Throughout the world, the COVID-19 pandemic has provided irrefutable evidence to the increasing inequalities and worsening conditions disproportionately affecting women. This 8th March, on International Women's Day, the struggle for women's equality in all its diversity is more valid than ever.
The pandemic has not only brought to light people’s vulnerability when faced with illness, but also the political and economic upheaval that accompanies it.
The way out is to [..] change the logic of care towards a public good through the recognition and guarantee of the human right to care
The world is experiencing a profound crisis, and at the heart of it are care and women. This crisis has exacerbated violence against women, against their bodies, against their lives. A crisis that must be stopped now!
Although the crisis is global, nuances are evident in the Global North versus the Global South. On the one hand, the dismantling of the welfare state, the advance of the privatisation of public services, including care services. On the other, the predominance of an ethic of care that prioritises the family and within it, women as "natural" actors, undermining the role of the state and giving "devalued" women's work (paid or unpaid) the greatest weight within the social organisation of care.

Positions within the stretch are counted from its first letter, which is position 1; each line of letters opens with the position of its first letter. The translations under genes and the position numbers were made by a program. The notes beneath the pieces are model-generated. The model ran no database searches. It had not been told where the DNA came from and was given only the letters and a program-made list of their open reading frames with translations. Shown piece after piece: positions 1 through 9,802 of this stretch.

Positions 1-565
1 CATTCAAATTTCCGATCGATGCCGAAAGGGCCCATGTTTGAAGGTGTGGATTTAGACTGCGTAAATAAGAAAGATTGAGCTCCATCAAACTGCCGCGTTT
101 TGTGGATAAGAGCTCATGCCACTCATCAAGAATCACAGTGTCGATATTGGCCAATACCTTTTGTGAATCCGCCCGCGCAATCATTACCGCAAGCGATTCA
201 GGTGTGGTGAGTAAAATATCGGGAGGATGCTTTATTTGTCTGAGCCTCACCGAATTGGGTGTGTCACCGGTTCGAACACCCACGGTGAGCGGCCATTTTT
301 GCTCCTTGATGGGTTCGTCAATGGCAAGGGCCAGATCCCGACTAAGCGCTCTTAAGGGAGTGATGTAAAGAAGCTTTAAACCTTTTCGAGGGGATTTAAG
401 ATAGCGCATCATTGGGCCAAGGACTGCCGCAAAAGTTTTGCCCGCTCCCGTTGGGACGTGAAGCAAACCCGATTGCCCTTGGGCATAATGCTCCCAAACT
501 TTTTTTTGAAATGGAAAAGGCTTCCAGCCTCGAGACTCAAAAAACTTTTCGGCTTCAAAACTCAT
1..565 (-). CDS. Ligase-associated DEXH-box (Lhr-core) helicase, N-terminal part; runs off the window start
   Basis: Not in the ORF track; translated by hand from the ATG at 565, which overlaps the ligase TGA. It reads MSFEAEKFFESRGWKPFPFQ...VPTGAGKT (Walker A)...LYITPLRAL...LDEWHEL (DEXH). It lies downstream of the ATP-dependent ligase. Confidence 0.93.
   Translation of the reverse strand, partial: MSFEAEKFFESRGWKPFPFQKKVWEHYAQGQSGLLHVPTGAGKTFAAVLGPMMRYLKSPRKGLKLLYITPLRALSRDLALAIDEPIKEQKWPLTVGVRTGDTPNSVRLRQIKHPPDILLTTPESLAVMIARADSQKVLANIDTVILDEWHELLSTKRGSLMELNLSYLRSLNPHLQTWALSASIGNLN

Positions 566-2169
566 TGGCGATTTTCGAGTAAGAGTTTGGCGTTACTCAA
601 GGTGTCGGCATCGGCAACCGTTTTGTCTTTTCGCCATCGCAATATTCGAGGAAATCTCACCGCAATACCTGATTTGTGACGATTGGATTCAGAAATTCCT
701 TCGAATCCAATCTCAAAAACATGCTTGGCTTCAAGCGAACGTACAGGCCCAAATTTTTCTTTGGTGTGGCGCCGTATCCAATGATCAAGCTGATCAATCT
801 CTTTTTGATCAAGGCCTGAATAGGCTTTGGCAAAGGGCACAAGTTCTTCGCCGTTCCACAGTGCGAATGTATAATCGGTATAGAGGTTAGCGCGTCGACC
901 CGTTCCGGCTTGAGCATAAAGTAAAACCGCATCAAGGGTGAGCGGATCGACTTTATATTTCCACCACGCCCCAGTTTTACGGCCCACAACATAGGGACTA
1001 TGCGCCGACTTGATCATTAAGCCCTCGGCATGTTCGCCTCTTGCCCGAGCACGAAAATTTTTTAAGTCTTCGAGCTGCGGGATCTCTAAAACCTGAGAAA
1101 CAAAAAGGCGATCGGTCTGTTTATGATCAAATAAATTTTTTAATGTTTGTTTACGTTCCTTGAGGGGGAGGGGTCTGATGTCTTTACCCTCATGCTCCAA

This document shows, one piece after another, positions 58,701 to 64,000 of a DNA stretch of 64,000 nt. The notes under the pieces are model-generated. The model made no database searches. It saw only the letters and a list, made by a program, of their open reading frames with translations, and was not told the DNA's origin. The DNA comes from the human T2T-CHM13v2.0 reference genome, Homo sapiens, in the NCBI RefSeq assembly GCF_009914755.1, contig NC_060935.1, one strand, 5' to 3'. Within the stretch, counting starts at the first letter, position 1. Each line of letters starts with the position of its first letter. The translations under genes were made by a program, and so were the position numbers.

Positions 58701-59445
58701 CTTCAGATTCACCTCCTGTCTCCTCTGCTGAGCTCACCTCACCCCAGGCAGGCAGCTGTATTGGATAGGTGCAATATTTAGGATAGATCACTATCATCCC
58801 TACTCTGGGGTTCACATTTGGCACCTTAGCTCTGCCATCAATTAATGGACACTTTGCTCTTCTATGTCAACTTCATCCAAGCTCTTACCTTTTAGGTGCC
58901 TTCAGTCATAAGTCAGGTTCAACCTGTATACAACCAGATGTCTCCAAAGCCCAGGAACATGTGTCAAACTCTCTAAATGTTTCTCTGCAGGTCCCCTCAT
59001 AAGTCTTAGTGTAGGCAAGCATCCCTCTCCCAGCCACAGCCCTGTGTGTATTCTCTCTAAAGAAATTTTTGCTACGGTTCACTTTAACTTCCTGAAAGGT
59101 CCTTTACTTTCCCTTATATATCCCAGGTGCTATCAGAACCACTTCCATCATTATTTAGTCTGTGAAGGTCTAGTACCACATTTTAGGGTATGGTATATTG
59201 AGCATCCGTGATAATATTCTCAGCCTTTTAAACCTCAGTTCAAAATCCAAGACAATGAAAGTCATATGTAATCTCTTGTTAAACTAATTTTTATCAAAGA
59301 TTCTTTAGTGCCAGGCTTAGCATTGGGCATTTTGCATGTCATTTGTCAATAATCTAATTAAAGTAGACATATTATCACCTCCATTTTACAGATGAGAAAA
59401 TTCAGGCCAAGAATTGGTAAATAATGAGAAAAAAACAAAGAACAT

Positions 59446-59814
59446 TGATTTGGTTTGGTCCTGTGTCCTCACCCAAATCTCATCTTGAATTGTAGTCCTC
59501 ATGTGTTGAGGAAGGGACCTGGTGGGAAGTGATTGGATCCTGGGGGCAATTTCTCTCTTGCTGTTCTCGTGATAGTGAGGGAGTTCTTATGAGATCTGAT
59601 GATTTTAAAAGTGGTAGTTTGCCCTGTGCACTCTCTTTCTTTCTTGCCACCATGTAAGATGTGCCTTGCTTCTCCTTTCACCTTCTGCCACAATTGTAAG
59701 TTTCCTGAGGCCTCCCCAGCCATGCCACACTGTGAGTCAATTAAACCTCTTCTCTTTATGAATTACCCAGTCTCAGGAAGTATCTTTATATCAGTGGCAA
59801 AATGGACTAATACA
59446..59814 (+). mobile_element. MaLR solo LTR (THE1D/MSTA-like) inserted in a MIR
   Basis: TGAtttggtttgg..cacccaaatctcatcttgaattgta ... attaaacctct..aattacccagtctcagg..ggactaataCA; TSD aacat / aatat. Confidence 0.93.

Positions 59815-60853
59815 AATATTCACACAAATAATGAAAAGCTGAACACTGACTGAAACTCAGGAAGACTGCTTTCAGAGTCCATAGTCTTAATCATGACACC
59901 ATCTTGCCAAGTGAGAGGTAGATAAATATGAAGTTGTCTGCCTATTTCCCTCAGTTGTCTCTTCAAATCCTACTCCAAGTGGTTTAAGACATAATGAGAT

"The way out is to change the course and discourse of gender inequality and violence, as well as to change the logic of care towards a public good through the recognition and guarantee of the human right to care. Care is thus removed from the economic and market sphere and placed at the centre of politics, of human rights. PSI is raising this issue in the global governance debate and working towards a global movement in support," says Rosa Pavanelli, PSI general secretary.
"We have built a rationale around “5Rs” that summarise PSI's work towards a worldwide movement to rebuild the social organisation of care," explains Irene Khumalo, from the Swaziland Democratic Nurses Union, Eswatini, and chair of PSI's Global Women's Committee.
The 5Rs for rebuilding the social organisation of care are:
Recognise the social and economic value of care work (paid and unpaid) and the human right to care.
Reward and remunerate with equal pay for work of equal value, pensions, working conditions and social protection.
Reduce the burden of unpaid care work on women.
Redistribute care work among all family members and workers, changing the sexual division of labour.
Reclaim the primary duty and responsibility of the state to provide public care services and develop care systems that transform gender relations.